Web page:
Well, we’ve had 6″ of rain, in the last 72 hours. The whole of western Washington, and most of western Oregon, is lit up green on the National Weather Service map. Which means possible flooding. We should know more, by the weekend. An atmospheric river. But the temperatures, day and night, are a steady mid 40’sF.

    Well, here’s something interesting from The Wonderful World of Archaeology.

    http://www.independent.co.uk/news/science/archaeology/archaeology-london-spitalfields-woman-mola-b1774473.html

    Wow. Silk, all the way from China to Roman Britain. Useful, but probably not as tasty as tea and oranges. πŸ™‚ .

    Saw an article, “Kangaroos Can Ask Humans for Help.” Looks more like a wallaby, to me.

    Greta continues to be grumpy in New Zealand.

    Magic Food Boxes, come, tomorrow. Lew

  38. Hey Chris,

    Glad to hear the book is having the desired effect. Maybe for fun I should put a warning on the front: “The author will not be held liable for any injury, damage or loss of social standing caused by the reading of this book.”

    People buying in the bush without knowing the story is a real thing. A guy I used to know’s father died in the Black Saturday fires. They had a place in the bush and he just decided to take a day trip to the property that day. It apparently didn’t even occur to him to check the weather forecast/warnings.

    I don’t mind working with limits. But now that I’m back to corporate life again it just amazes me how slow things move and how many trivial distractions there are that prevent anything getting done. I can’t remember who said it, but the line went something like “a taste of freedom can make you unemployable.”

  39. Hi Chris,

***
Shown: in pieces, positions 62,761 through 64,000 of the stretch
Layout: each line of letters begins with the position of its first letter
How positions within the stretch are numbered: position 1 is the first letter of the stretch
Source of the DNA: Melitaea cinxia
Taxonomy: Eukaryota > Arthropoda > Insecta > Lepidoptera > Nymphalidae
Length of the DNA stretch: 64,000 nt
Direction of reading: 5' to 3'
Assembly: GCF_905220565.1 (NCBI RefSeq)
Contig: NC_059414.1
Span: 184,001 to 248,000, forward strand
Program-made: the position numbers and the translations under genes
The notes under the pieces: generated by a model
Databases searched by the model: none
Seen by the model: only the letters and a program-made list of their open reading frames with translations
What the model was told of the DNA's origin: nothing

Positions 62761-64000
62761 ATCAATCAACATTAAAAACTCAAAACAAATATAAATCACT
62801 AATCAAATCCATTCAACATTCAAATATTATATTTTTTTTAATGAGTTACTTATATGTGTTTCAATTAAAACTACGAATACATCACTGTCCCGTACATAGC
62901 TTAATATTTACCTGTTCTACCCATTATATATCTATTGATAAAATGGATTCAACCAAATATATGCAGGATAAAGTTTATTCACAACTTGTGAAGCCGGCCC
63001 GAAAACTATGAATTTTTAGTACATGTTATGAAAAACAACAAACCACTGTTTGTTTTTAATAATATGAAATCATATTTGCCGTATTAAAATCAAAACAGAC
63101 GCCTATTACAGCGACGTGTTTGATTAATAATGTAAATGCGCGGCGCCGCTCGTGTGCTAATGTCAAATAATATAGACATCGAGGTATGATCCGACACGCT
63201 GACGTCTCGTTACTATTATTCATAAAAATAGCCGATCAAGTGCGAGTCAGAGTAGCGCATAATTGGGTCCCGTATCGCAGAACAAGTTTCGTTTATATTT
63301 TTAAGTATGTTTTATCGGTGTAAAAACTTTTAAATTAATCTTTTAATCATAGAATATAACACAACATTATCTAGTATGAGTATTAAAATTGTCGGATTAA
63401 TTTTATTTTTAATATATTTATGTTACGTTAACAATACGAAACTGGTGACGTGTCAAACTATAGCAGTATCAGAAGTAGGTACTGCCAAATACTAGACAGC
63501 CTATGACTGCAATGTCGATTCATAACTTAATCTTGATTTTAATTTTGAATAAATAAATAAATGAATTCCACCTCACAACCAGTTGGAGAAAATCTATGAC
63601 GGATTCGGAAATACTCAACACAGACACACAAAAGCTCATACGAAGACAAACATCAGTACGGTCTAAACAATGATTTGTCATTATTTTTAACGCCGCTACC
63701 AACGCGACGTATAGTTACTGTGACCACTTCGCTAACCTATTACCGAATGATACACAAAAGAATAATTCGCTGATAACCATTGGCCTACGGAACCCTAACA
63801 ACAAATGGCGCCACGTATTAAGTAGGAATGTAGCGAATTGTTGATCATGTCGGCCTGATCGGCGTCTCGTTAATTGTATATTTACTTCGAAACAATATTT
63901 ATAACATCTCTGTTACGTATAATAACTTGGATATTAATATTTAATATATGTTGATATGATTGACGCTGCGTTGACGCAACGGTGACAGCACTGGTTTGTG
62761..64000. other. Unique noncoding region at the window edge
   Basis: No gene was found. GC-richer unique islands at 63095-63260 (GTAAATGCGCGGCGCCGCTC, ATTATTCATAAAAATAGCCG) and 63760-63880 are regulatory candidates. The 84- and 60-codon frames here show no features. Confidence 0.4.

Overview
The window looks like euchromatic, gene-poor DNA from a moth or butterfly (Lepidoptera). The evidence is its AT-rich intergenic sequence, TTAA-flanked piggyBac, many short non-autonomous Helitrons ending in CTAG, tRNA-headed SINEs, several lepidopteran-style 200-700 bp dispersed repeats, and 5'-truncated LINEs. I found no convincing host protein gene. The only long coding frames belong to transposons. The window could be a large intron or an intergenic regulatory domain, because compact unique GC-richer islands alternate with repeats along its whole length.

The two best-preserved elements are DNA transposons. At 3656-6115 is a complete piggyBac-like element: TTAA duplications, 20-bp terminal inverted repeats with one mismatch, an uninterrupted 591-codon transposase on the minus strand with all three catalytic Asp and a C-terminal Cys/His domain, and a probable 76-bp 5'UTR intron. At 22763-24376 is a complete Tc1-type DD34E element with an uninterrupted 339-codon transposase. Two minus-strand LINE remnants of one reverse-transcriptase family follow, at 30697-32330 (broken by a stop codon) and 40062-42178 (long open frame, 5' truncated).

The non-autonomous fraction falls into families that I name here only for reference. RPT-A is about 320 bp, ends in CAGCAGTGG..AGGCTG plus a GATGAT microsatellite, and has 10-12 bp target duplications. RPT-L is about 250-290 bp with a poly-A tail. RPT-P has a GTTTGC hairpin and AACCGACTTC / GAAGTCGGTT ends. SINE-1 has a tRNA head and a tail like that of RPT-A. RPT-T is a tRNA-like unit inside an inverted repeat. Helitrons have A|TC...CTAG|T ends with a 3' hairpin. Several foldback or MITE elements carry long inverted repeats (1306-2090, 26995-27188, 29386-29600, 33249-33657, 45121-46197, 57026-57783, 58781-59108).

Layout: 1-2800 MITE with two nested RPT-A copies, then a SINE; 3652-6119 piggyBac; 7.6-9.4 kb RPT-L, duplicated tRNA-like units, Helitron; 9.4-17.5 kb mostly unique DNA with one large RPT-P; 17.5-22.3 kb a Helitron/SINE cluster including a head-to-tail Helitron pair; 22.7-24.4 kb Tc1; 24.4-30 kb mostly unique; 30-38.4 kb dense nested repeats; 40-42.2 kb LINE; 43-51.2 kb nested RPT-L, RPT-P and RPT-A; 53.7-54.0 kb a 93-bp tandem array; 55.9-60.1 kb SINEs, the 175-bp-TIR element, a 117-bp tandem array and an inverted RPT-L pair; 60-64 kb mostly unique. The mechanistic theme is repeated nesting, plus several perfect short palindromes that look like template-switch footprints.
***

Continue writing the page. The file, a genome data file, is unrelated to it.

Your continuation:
The holiday is moving right along! The idea of β€œsolar powered outdoor lighting” is an oxymoron as applied to the Mid Columbia Basin. No Sun!. The system for my daughters family was turned over last night for use. The sunlight deficient panels are connected in parallel with an unregulated 1 amp supply (wall Wart) plunged in to the house which will charge the storage gel cell powering the very low powered light strings which are very efficient . A good lesson for the son in law that might rub off on the kids. I already learned from my friends down under about the winter dark. I over estimated the weather for the time of year. It’s still been fun for me. I love to build things and have built up a good supply of resources to to so.
    Next I get to setup the 12 volt 16 Ah LiFe PO4 battery and 20 amp PWM charge controller which has that very popular chemistry capability in its set up menu. My fully adjustable power supply will play Mister Sun. 🌝🌞

    Al

  40. Chris,
    The Supply Chain vs Shipping Container shortage story line.

    At various times in the past large quantities of containers would stack up in west coast ports. The price of new condition boxes dropped into the realm of what junkers sold for. The story was that the demand and shipment for US goods affected the return of empty containers to the eastern source countries. It would seem to me that the shipping of empties involves considerable costs for someone in the markets. I have always thought that offshoring industry doesn’t lead to fields full of rainbow farting unicorns for the enjoyment of the inhabitants of the offshoring lands.

    Anything Goes and Nothing Matters
    Al

  41. Hi Pam,

    It’s good to be back! πŸ™‚ Your comments often arrive just as I switch off the computer and head off to bed.

    Just for your info: The pub was good and we sat outside drinking apple cider and also an intriguing drink called ‘lime sour’ which was actually sour with coconut and lime overtones, but very nice. At one point the clouds delivered a little bit of drizzle, but we’re made of tough stuff and just kept on eating and drinking regardless. Phooey to drizzle!